“A lot of varieties need a certain kind of climate to be usable, and that climate isn’t always our own.  But there are so many different types of wheat, and no one has bothered to explore which ones do really well in our area.  So I experiment with those varieties and educate people to get them stoked on diverse grains.  The demand is totally there – I have people interested in driving from Northern California, Bakersfield and Santa Barbara to get my CSA boxes.  People want this.”

“So why aren’t more farmers hopping on the bandwagon?” I ask him.

“Because you can’t just harvest grains and sell them.  Growing is the easy part.  But it takes a whole system on the farm to plant, tend, harvest, clean, store, make them into food and package them.  That equipment doesn’t come cheap.”

And neither does the Health Department kitchen certification required to mill flour these days – an expensive and prohibitive hoop for many small-production farmers to jump through.

“So I’ve started a co-op to buy equipment that we local grain farmers can share or rent.  I’d like to see other people come forward to join me in this business of experimenting.  If people could only taste the difference between the flavor of a commercially-grown and processed flour and that of an heirloom wheat cultivated in the perfect conditions of their backyard, they would demand local grains.

The Terroir of Bread

At this point in my investigation of local flour sources, I was craving an opportunity to taste what John described.  And at just the right moment, I was introduced to Ron Skinner of Huasna Valley Farm.

Six years ago, Ron and his wife Jenn attended a sustainable farming conference and met someone who was promoting heirloom Sonora wheat for its suitability to organic and sustainable farming systems, and for its delicious flavor.  Starting with 10 lbs. of wheat, the Skinners grew it out and planted it back until they were able to harvest 7,000 lbs of wheat from 3 acres.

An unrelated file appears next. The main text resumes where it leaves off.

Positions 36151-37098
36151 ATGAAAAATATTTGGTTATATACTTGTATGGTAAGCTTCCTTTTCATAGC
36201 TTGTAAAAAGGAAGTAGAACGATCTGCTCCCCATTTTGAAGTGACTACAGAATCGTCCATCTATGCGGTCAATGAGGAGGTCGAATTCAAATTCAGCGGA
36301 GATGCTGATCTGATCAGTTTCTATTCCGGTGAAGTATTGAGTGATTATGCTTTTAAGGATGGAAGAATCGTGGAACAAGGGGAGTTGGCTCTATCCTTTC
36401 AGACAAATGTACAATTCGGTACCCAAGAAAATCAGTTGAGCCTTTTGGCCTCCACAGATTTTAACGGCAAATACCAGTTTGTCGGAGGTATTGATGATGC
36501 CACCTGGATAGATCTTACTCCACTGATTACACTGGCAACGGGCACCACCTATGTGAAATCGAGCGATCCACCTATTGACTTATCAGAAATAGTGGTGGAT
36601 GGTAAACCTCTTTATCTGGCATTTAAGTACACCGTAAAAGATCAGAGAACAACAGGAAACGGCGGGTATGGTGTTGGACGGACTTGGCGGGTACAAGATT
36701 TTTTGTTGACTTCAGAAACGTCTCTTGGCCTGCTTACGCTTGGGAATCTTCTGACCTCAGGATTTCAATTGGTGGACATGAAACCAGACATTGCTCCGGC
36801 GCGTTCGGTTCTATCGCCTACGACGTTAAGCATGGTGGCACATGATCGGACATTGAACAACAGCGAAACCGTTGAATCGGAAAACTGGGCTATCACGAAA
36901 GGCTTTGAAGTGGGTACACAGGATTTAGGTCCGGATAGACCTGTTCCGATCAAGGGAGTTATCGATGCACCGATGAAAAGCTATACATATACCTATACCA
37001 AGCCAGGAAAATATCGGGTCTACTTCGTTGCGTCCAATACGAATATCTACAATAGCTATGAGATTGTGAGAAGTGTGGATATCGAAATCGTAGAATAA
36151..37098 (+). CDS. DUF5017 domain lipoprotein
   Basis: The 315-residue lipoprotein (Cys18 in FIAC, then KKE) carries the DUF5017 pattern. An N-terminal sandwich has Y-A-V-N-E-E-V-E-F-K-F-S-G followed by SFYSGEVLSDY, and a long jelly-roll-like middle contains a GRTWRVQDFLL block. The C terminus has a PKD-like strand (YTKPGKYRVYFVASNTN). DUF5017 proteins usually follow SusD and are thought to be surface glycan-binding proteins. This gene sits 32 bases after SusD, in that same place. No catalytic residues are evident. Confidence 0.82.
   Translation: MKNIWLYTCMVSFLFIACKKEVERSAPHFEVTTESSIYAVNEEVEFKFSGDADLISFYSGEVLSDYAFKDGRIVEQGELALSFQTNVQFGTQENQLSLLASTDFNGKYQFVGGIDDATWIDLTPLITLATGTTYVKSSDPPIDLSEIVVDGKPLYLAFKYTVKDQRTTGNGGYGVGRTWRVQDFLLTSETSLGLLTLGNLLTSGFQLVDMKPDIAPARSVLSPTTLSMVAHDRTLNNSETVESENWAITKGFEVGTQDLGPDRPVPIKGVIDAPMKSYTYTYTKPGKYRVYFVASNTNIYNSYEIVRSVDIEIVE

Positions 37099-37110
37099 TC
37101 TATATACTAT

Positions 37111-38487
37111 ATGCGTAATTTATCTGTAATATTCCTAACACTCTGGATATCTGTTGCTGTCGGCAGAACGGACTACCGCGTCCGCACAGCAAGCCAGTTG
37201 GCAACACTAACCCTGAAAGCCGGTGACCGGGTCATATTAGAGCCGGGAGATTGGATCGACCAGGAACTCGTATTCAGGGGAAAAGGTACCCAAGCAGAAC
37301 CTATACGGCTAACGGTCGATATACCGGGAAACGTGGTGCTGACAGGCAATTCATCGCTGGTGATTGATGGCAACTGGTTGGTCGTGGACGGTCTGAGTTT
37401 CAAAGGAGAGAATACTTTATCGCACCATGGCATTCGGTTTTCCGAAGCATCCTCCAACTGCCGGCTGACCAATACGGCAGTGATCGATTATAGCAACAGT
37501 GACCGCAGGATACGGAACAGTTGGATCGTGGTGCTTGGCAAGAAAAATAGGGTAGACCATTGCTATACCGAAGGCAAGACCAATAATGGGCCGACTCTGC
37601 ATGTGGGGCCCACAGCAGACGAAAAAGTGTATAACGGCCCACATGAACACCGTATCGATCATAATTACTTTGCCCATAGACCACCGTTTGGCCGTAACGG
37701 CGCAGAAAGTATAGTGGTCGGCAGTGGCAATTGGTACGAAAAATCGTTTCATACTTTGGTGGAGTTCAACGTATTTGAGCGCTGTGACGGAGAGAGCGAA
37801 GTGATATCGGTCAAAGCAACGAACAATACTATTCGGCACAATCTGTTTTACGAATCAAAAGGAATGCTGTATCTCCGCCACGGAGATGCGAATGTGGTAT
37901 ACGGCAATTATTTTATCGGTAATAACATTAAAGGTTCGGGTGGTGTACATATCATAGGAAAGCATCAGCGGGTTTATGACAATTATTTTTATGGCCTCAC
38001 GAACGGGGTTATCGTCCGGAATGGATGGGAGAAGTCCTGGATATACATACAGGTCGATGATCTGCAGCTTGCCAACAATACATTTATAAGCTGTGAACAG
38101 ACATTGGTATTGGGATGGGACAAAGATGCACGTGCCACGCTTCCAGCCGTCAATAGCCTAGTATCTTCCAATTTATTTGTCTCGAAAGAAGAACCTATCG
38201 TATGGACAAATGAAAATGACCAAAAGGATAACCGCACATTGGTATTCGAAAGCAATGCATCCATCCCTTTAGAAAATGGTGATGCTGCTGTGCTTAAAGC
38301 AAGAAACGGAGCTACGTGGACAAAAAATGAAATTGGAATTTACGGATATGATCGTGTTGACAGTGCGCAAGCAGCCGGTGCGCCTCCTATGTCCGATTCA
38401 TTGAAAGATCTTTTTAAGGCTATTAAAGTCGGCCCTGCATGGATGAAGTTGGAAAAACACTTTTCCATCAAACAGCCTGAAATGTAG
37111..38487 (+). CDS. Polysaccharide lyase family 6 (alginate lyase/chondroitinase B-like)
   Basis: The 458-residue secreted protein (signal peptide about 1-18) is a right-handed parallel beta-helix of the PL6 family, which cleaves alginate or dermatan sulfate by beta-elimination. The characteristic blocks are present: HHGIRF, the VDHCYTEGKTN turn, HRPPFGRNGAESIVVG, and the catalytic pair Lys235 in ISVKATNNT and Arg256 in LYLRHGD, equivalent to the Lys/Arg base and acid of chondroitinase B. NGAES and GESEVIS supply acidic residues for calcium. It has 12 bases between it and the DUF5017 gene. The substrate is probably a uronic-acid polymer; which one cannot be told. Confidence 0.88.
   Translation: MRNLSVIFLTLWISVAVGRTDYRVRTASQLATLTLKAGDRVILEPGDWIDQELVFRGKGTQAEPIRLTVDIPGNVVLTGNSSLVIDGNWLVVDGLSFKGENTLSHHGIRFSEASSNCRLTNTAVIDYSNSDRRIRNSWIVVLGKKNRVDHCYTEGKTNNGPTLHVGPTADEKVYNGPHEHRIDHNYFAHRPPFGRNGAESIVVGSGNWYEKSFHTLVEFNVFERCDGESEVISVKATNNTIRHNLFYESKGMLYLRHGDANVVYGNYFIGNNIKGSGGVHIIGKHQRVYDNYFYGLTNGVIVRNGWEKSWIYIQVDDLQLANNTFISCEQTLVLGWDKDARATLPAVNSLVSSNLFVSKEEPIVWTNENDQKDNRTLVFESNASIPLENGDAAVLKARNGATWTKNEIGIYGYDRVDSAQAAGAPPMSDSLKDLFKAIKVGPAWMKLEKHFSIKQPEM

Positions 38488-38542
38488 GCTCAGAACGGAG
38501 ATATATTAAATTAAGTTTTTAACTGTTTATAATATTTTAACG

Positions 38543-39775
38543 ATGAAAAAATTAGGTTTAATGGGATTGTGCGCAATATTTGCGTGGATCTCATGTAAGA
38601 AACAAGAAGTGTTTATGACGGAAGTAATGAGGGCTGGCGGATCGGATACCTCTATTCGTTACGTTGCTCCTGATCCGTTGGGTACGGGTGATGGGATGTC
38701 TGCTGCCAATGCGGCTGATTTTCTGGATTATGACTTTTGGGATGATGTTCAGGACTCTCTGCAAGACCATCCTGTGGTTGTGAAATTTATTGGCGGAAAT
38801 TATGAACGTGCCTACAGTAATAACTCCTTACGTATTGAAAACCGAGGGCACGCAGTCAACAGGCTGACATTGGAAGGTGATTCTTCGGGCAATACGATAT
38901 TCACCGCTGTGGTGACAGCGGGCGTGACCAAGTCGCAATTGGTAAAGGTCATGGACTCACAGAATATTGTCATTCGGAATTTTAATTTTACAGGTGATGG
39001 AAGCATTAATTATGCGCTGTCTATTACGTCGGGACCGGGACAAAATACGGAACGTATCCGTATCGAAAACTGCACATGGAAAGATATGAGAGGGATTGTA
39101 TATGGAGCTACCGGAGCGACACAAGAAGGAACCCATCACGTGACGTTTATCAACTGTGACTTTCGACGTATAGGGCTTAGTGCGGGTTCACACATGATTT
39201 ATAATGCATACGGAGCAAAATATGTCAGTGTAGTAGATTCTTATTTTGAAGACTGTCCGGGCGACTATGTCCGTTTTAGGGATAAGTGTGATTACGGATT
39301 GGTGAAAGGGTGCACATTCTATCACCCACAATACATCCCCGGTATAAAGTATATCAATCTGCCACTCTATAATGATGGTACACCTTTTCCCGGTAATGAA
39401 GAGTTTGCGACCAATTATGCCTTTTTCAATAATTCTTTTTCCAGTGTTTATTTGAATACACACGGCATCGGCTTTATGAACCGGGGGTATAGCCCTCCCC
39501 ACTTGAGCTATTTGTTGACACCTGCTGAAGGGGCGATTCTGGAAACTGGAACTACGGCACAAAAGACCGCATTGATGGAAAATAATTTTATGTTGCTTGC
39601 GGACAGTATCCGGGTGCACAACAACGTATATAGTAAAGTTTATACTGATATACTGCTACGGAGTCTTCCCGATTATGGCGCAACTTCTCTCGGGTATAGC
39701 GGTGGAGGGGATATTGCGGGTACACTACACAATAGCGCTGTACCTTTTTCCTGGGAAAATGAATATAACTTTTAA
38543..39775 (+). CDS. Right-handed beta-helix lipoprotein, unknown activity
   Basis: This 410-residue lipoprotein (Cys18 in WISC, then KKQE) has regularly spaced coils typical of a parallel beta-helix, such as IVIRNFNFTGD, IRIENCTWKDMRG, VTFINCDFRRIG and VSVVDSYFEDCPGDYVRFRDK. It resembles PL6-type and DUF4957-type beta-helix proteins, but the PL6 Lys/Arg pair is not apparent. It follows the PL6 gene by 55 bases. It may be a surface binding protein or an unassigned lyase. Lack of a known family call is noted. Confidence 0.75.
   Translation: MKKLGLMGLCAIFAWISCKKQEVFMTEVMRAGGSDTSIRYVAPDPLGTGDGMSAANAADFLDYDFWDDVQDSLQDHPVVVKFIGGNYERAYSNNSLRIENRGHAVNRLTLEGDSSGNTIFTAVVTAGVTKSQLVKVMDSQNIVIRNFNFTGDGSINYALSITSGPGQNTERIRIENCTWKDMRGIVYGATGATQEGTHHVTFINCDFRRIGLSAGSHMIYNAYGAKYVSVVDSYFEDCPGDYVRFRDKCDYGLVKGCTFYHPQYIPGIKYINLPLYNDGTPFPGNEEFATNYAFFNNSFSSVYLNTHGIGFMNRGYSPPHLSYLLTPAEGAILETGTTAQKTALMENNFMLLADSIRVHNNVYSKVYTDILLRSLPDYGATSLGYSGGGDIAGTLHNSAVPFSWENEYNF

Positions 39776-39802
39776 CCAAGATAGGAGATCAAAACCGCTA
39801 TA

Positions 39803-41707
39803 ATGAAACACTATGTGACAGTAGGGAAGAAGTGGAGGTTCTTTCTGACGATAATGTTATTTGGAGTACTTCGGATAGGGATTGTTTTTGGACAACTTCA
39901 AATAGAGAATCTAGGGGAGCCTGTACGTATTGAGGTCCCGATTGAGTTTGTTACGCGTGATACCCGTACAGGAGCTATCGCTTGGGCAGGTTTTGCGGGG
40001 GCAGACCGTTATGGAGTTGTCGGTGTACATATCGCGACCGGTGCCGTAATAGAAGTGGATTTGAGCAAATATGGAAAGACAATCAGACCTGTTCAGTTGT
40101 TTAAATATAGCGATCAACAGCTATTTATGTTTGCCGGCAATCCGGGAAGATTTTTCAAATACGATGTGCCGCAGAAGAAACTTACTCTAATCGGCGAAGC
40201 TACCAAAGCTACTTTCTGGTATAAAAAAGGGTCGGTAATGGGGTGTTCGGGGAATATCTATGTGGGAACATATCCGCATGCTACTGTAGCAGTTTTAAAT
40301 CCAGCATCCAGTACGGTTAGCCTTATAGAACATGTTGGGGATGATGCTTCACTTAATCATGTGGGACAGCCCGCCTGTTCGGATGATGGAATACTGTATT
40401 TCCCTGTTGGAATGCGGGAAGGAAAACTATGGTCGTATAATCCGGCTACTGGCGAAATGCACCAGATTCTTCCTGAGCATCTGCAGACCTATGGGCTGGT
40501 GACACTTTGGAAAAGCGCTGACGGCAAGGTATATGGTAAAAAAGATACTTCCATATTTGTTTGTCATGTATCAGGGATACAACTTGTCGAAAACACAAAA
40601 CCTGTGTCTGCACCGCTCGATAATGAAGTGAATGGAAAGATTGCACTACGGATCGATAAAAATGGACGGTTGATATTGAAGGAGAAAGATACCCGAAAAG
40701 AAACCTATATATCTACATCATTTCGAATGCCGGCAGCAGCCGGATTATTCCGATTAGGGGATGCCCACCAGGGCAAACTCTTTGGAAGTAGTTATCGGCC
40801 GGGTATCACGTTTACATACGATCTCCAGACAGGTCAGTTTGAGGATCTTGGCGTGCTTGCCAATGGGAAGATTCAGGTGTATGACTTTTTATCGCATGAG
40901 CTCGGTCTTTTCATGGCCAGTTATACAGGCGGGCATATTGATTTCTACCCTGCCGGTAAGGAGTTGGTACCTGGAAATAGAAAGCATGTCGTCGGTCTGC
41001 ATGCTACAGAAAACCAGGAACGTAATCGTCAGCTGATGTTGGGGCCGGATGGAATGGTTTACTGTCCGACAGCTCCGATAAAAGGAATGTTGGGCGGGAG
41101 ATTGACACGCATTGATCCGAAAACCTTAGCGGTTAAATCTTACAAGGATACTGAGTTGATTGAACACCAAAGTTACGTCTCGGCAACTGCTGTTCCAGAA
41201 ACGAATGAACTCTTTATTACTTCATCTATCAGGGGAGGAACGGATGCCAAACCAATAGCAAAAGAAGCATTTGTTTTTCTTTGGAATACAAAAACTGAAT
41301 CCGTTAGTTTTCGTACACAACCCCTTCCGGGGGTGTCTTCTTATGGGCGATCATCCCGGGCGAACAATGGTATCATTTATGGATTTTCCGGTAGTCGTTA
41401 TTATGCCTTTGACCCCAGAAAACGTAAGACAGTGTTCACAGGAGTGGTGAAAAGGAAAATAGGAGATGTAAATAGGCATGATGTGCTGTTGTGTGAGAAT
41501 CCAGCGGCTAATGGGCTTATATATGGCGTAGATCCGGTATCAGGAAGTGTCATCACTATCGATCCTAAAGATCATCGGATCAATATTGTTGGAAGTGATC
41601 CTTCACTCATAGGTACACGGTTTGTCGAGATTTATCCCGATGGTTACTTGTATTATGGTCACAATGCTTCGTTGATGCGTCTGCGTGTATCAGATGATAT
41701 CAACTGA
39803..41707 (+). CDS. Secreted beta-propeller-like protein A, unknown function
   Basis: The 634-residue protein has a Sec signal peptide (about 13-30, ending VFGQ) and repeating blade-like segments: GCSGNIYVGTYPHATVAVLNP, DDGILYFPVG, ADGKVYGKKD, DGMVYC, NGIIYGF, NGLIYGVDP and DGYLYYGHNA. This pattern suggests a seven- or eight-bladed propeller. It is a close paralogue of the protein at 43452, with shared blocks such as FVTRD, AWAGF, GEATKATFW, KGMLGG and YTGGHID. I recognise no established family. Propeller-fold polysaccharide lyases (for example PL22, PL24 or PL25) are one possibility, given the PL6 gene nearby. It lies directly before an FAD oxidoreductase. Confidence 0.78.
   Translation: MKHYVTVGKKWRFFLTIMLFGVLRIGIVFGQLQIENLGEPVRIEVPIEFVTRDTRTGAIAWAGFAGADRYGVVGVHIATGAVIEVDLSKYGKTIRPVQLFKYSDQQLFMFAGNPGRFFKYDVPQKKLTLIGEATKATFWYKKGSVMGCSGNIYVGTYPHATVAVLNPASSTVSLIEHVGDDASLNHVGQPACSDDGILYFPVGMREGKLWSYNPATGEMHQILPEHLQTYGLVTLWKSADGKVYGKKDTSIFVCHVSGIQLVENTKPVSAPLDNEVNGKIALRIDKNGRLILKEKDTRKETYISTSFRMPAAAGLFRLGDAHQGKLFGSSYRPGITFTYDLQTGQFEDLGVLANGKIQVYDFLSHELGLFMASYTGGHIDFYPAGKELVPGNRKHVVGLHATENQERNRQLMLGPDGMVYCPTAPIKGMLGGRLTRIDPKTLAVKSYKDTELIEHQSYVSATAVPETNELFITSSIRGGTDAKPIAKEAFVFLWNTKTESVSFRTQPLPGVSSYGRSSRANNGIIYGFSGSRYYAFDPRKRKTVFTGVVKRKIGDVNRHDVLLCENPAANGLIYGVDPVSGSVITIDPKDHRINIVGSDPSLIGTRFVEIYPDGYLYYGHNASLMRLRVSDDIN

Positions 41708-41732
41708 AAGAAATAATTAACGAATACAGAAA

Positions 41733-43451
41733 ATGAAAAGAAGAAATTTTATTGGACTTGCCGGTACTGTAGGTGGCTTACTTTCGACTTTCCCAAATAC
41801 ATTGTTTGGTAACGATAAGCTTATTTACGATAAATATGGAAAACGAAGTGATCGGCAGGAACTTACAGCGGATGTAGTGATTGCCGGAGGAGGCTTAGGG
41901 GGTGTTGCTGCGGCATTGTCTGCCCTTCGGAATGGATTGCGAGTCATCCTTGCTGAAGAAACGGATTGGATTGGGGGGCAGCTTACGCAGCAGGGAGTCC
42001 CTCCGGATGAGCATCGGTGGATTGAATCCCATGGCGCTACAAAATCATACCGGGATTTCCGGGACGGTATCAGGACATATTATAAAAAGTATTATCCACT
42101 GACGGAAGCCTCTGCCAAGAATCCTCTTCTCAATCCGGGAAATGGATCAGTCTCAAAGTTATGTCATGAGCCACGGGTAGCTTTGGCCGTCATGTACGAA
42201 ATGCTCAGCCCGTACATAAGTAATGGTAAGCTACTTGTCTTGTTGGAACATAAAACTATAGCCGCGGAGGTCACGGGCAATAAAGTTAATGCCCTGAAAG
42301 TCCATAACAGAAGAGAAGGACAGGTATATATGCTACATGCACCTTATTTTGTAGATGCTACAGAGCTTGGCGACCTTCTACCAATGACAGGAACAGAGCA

“Sonora is adapted to our dry summer climate which means we don’t have to irrigate the crop.  It also grows tall, which allows it to compete with weeds on our farm,” Ron tells me in an e-mail.  “Our climate is much different than the coastal climate in which most SLO County residents live.  It’s colder in the winter, hotter in the summer, and we get less rainfall,” all of which, he tells me, has made vegetable-growing over the past twelve years challenging.  “So instead of veggies, we are switching to what was traditionally grown here: dry-farmed grains.”

I artfully mentioned that I am an avid home baker with an itch to try some local flour, and Ron offered to drop off some of his own.  I came home one afternoon to a pound’s worth of stone-milled Sonora wheat flour on my doorstep, along with baking suggestions.  Without further ado, I donned an apron and got down to business.